You took the AMD and other aspects and discarded everything related to being a new platform on top of the extra costs, done with your kind of garbo useless replies.
    Reply
  • amnesia0287 - Friday, October 15, 2021 - link

    Assuming anyone will be able to actually find them in stock. I wasn’t under the impression intel had solved the silicon shortages. Reply
  • Wrs - Sunday, October 17, 2021 - link

    Oh come on, Z590 is at higher risk of obsolescence than a typical chipset. Every CPU supported is 14nm. You could be stuck between the power hungry RKL and the soon to be two generation lag of Comet Lake. Both already have problems comparing to Ryzen.

    LGA1700 should offer you the ability to reuse ddr4. The number of technologies being added is what obsolescence is about, no? The only thing to save Z590 from obsolescence is if ADL is trash, and you simply don't know that, not from the public leaks.
    Reply
  • Flying Aardvark - Sunday, October 17, 2021 - link

    That makes no sense. RKL is the fastest gaming CPU where it counts, minimum frames per second / 99th percentile. https://www.tomshardware.com/reviews/best-cpus,398... Take a look for yourself. Who cares if it's 14nm? Larger process nodes have their advantages as well. Performance is what matters. If you're looking to save on energy, buy yourself a tablet. The only thing obsolete is whatever you're running in your rig today instead. Ryzen has plenty of problems, you're just not informed. Stay salty, poor boy. Reply
  • Wrs - Sunday, October 17, 2021 - link

    Obsolescence is about what's around the corner, not what you have today. I just think buying any Z590 today is asking for buyer's remorse. Around the corner, we're expecting expanded cache Ryzens for AM4 - which may not be much except for gaming - and ADL on Z690. ADL consists of two new cores on a finer process (I consider it coequal with Zen 3's 7nm), translating to a higher overall core/thread count and cache, and ITD with all its potential game optimizations. Unless ADL has a poor showing or developers don't support ITD, won't ADL make Z590 suddenly feel lackluster? It could be a mild Pentium 4 moment.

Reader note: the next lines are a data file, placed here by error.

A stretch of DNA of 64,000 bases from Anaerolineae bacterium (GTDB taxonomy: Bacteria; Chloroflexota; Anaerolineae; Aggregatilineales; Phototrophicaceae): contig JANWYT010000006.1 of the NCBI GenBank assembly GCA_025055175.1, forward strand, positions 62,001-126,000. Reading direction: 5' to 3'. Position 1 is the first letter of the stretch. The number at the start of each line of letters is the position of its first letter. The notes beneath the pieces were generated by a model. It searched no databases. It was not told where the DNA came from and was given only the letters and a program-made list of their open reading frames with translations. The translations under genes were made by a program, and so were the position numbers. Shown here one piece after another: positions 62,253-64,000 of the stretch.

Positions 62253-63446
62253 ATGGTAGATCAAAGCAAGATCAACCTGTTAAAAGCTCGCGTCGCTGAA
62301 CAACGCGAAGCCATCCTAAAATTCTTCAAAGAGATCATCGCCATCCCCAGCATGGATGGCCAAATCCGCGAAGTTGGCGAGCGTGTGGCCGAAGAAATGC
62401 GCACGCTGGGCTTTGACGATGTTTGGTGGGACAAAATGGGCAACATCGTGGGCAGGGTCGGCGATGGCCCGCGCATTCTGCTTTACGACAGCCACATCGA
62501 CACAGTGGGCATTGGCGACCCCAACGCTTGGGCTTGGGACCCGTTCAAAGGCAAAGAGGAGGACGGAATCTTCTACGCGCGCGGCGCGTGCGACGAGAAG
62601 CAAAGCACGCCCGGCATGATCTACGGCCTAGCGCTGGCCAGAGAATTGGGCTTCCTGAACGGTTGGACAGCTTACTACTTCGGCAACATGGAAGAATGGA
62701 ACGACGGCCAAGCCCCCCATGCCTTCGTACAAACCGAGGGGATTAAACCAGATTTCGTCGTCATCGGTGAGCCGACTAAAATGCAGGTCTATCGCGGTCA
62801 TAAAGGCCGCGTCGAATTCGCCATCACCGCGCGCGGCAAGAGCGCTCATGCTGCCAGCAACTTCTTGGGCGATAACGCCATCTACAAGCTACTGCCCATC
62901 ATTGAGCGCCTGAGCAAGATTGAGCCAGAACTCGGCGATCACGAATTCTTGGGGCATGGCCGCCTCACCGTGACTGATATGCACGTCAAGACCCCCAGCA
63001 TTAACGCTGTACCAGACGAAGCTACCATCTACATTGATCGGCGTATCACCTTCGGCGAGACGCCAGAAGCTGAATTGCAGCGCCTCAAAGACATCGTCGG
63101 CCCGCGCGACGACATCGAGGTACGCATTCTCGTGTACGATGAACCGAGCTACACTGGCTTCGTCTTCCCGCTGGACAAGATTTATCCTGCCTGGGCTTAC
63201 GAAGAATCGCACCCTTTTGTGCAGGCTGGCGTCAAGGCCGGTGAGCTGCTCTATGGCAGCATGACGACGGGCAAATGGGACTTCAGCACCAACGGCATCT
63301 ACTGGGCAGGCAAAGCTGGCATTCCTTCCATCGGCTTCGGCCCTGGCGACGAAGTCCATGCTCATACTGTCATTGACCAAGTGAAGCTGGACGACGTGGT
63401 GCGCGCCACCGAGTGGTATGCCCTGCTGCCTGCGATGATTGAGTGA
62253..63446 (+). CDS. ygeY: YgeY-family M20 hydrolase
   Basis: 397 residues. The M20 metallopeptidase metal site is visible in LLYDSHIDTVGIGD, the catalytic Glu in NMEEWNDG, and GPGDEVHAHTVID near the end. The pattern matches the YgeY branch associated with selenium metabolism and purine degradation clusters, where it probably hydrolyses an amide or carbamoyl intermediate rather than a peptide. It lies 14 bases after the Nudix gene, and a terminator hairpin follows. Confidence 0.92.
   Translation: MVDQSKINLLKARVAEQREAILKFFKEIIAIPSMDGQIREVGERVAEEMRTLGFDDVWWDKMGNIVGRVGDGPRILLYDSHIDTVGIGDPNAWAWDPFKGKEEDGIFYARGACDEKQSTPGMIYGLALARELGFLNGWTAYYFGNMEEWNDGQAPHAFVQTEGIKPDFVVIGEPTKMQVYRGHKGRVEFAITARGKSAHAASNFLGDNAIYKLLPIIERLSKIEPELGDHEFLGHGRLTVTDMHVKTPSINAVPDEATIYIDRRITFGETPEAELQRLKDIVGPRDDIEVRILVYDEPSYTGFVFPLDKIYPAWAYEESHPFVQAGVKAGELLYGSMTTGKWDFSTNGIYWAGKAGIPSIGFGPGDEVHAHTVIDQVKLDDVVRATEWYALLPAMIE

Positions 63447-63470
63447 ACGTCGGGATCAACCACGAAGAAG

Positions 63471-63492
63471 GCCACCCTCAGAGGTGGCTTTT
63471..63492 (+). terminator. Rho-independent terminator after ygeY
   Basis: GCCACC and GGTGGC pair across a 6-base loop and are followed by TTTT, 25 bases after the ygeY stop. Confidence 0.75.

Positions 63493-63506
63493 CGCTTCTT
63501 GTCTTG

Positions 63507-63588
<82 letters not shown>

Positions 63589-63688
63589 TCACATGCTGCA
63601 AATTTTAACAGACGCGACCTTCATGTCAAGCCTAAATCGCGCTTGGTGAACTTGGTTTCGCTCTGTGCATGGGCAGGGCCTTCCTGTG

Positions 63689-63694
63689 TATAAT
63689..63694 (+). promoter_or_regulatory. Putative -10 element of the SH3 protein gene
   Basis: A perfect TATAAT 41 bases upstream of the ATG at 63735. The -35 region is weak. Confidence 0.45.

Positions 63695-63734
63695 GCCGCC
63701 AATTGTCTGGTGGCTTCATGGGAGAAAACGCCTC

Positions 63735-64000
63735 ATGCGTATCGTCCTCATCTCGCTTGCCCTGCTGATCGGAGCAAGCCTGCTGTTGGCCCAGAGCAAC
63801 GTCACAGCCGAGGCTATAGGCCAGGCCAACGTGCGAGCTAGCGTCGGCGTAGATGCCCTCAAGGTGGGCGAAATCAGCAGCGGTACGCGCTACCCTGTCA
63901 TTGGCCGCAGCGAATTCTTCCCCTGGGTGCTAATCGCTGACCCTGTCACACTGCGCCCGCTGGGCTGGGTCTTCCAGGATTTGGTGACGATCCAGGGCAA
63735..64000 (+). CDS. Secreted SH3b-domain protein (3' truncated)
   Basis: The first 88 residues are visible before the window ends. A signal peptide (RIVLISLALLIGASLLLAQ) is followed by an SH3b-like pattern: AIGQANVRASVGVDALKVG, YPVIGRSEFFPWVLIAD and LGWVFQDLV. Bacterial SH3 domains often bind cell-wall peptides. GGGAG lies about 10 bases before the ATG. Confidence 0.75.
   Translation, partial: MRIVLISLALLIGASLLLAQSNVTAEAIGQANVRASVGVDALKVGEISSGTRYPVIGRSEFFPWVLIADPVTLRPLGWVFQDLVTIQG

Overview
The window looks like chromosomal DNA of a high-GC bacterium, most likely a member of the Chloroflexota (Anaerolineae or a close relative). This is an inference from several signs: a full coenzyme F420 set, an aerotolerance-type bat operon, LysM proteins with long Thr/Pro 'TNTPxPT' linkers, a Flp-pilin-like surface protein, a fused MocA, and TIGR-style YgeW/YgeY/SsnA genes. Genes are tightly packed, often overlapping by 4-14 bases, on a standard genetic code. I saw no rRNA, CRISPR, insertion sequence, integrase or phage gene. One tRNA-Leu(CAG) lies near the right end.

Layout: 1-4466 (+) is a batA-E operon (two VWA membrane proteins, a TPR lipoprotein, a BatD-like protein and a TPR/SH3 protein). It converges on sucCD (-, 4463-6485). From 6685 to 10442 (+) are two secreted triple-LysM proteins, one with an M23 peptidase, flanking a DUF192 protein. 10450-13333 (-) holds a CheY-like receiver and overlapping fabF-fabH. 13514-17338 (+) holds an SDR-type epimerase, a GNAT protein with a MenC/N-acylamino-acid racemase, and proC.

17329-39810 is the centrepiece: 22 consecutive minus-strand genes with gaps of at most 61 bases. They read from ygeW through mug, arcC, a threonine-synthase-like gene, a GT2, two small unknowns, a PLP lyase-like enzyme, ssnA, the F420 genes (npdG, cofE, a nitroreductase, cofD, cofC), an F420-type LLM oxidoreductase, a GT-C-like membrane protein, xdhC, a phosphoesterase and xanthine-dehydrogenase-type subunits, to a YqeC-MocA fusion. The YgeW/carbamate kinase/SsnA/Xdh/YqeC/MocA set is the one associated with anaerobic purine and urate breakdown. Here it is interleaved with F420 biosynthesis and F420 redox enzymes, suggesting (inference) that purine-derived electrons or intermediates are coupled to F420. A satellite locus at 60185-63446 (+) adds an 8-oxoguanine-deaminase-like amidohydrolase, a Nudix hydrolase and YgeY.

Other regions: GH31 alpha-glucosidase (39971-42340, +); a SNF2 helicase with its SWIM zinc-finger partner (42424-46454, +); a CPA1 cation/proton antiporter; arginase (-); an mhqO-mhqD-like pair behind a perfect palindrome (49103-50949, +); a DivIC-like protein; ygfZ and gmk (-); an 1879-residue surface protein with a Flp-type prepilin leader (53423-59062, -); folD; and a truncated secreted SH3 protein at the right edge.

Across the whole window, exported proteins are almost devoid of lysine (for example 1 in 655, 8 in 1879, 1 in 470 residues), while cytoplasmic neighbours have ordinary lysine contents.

It's true that RKL holds pole position for most games right now. It's just that the edge over a 5800x is really small, the cost of that power budget is substantial, and many of us weigh other workloads too, including multitasking while gaming.
    Reply
  • Silver5urfer - Monday, October 18, 2021 - link

    As a platform probably yes because of only I/O - PCIe3.0 for CML and RKL gettin Gen 4 but at 8C max and insane ABT power spiking and heat. In terms of performance not yet. ADL is a brand new platform and with questionable core design it's already having a lot of news around DRM, Application optimizations and etc. Why should I pay for beta testing a product ? Esp when the DDR5 is so new and PCIe5.0 barely has any effect and the whole socket longevity along with Intel Thread Director drama and Win11 shenanigans ??

    Intel clearly lost their way. RKL was the first sign of that, IMC massively downgraded on that. With ADL DDR4 is not going to run at 4000MHz C15. It's not going to happen. The leaks show max of 3600MHz just like AMD, AM4 platform has a TON of issues, I was on the verge on pulling a trigger on Crosshair 8 Dark Hero but the USB drop out, WHEA issues, random PCIe issues, million AGESA updates. FCLK instability all these are there some of them only if you push the CPU but what's the point in buying a 16C or 12C processor and shoving it in an OC capable high VRM mobos likes of Aorus Master or Xtreme etc or even the X570 DARK and run it on all stock ?

    All of these compound to one thing per my analysis, CML / RKL LGA1200 is a better mature platform to put money in for the next 5 years of it's life.
    Reply